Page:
“Currently, bad debt and fraud are confused and mixed into one area,” Mound continues. “Not all of the billions of pounds that the government is owed is down to fraud, and a clear line should be drawn between those people who seek to defraud and those who fail to pay their bills for a variety of reasons which can be as simple as bad administration and poor cash flow management.”

Proposed changes
Much of the good work that the industry can do to help the government in reducing fraud could, however, be undone by proposed changes within the new European Data Protection Regulation which is set to come into effect in 2015. It proposes that if an individual moves address, then their details cannot be accessed by a third party. Giving people the right to be effectively forgotten, through the proposed ‘right to erasure’ however, will allow fraudsters to go on committing their crimes without fear of being caught. A Regulation that has consumer protection at its heart could perversely damage the most vulnerable in society, by starving the public sector of cash.
So too is there concern over preventing CSA Members access to the electoral register. For many years, the CSA has campaigned for the right to access not just the edited register, but also the full register. As Mound explains: “The electoral register can be very useful, but the edited register is only approximately 50 per cent of the roll. It is no longer as helpful as it used to be. If someone has committed government fraud, then access to the full electoral register can help us to trace them.”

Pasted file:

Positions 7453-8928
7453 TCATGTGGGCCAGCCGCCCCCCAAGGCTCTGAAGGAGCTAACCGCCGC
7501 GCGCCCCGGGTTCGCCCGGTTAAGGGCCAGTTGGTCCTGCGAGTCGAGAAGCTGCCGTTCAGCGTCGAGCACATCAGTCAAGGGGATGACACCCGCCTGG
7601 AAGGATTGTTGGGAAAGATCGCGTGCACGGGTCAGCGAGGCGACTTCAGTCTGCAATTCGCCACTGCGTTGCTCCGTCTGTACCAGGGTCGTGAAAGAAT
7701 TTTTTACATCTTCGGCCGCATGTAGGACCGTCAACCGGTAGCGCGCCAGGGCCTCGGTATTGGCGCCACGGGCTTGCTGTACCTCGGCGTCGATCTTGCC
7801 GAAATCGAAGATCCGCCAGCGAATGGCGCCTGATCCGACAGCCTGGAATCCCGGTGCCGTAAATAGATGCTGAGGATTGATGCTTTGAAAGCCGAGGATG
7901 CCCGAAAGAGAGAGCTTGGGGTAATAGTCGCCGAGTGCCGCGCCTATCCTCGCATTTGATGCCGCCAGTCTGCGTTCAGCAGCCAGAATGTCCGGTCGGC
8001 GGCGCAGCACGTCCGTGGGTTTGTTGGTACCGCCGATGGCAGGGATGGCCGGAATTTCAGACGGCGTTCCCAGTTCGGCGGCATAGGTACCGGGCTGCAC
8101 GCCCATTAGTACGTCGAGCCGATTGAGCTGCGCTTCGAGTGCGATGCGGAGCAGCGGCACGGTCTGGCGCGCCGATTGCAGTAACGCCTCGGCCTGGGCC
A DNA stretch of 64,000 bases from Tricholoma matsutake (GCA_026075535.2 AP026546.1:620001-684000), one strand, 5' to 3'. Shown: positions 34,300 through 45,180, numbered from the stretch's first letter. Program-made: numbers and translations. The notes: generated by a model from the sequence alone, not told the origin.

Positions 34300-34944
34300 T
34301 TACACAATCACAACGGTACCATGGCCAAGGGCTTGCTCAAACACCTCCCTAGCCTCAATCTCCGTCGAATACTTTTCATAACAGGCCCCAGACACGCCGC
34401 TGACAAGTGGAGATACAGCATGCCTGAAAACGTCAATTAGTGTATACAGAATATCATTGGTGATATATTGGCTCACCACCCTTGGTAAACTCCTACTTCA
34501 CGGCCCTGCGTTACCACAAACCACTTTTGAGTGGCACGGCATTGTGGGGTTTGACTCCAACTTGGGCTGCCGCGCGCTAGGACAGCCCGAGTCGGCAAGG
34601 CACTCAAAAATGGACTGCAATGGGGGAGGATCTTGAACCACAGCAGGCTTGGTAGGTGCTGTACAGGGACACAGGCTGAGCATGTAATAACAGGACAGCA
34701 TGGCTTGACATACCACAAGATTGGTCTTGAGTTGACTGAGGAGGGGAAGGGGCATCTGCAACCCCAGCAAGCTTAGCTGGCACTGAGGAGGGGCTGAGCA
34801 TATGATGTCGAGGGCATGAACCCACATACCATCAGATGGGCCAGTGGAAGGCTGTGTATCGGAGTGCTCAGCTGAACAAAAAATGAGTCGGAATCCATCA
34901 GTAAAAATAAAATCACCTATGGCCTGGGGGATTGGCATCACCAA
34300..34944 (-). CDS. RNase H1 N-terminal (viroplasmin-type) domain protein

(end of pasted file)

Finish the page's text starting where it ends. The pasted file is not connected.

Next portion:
Fraud is a hidden crime and fraudsters, who may act as individuals or as part of an organised criminal gang, are incredibly inventive. Fraudsters will always be thinking of new ways of committing crime, and a range of actions is needed to beat them. However, one simple action that could be taken now, which would immediately bring down the fraud figures, is joined up thinking involving better access to data and better sharing of information.

About the CSA
The Credit Services Association Limited was formed in March 1988, when the Association of Trade Protection and Debt Recovery Agents Limited, which had been established since 1902, merged with the Collection Agencies Association.
Both of these former Associations had a strong and active membership with proud traditions. Their decision to merge created, in the Credit Services Association, one truly representative body dedicated to upholding the highest professional standards with the Trade Protection industry.
Trade Protections relates not only to those directly involved in debt collection, but also those individuals and organisations performing allied functions, so that membership of the Association is advantageous to those whose business activities encompass recovery of overdue accounts by investigative and reporting instructions.